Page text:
FUTUREPAST

Many forms of mass transportation are now possible, such as tramways, monorails, conveyer systems, buses, trackless trains, helicopters, hydrofoils, and hovercraft, which can be used in moving people to and within a park. Roads should not be considered for internal use until a thorough and thoughtful determination has been made of the most meaningful way in which people can experience the park
—  National recreation and park association special publication #1501 1975

malachitegrey replied to your post: March 23rd me: The rest of the river drive won’t…

Is this April 23rd of 2012 or have you had a vision of future conversations?

THANK YOU for catching that! I am always confused and in need of being watched closely and even more so lately. I made that same mistake on several posts, hopefully I got them all. Those conversations happened in March.

Pilot

It was another typical day in the run down, Victorian shack of William Shakesphere. Birds chirping, gay sex ringing in the ear of the estates spherical proprietor. The date, September 1st, 2370. The day the world will truly realize the greatness that is William Shakesphere! He sits in his study, dreaming of his future in the world of theatre, his manservant and trusted platonic companion Whiteman Whitmin walks in.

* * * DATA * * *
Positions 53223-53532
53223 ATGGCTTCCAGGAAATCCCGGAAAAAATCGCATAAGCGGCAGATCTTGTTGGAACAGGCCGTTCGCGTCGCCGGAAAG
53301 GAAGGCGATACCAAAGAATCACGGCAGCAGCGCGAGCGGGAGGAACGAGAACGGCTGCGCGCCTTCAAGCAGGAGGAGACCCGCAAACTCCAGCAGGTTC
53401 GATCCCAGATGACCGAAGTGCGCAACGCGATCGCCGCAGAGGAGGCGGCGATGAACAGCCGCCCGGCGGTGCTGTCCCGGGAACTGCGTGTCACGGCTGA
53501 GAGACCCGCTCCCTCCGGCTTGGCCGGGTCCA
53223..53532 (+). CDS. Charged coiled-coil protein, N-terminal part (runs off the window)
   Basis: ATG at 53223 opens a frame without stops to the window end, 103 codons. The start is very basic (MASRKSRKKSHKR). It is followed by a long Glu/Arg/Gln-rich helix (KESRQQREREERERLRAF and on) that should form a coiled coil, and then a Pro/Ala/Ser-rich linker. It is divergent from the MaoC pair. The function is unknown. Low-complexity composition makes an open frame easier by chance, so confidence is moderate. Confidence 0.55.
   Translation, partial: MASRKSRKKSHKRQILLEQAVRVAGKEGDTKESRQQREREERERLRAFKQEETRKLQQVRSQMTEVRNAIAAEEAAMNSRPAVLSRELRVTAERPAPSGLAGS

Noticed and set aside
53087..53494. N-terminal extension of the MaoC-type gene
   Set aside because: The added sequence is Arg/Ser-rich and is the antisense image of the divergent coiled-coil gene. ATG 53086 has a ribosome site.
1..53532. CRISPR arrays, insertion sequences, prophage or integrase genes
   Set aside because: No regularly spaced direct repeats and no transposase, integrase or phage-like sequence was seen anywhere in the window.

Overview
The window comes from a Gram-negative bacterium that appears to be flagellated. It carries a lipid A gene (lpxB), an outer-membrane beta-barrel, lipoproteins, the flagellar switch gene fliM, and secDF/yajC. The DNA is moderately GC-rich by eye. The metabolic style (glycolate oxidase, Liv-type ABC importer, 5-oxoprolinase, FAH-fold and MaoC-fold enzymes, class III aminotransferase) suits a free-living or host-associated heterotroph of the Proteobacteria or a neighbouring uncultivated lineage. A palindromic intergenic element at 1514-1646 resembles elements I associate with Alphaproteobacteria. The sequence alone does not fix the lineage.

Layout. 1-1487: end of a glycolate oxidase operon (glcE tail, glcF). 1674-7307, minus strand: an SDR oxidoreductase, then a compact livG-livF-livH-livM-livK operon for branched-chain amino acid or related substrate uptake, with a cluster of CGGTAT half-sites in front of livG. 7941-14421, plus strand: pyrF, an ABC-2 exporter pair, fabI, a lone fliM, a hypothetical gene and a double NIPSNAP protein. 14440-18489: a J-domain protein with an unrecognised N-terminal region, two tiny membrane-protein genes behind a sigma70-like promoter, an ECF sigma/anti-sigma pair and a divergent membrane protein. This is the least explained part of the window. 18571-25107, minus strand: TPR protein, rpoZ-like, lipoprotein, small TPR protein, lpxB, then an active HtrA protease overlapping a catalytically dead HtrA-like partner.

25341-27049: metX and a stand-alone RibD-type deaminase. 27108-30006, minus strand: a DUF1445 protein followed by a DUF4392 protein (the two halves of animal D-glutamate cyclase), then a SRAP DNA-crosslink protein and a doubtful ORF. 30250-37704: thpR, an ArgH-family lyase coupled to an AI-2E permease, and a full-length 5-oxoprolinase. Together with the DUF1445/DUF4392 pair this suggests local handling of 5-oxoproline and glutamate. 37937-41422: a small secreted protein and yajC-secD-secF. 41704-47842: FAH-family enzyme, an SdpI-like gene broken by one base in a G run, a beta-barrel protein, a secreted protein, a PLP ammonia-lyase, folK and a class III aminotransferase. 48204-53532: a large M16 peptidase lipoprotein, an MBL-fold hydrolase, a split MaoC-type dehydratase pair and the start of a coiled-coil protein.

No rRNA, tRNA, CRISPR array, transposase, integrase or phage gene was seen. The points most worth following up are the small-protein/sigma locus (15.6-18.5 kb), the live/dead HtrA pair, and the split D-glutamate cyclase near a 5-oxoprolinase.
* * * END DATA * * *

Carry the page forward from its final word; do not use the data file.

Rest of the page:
“Whiteman! How are you doing today dear boy?”

“Oi! Great to see ya on this fine day Mr.Sphere! How goes your process this afternoon?”

He scratches his chin with a wild twinkle in his spherical eyeball. 

“Today, Whiteman! Today I will show the world my magical plays!”

Whiteman smiles, but then grows a concerned look upon his face.

“But…sir, aren’t you worried about your…Conditions?”

“Look here boy,may be a heterosexual sphere in a world full of flat gays, but I SHALL overcome! The world will know my name! WILLIAM SHAKESPHERE!

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Future past, part II

Discover the hidden features and intricate interior of this cabinet.

One of the finest achievements of European furniture making, this cabinet is the most important product from Abraham (1711–1793) and David Roentgen’s (1743–1807) workshop. A writing cabinet crowned with a chiming clock, it features finely designed marquetry panels and elaborate mechanisms that allow for doors and drawers to be opened automatically at the touch of a button. Owned by King Frederick William II, the Berlin cabinet is uniquely remarkable for its ornate decoration, mechanical complexity, and sheer size.

This cabinet is from Kunstgewerbemuseum, Staatliche Museen zu Berlin, and is on view at The Metropolitan Museum of Art in the exhibition Extravagant Inventions: The Princely Furniture of the Roentgens:http://www.metmuseum.org/en/exhibitions/listings/2012/roentgen

Footage courtesy of VideoART GmbH and Kunstgewerbemuseum, Staatliche Museen zu Berlin.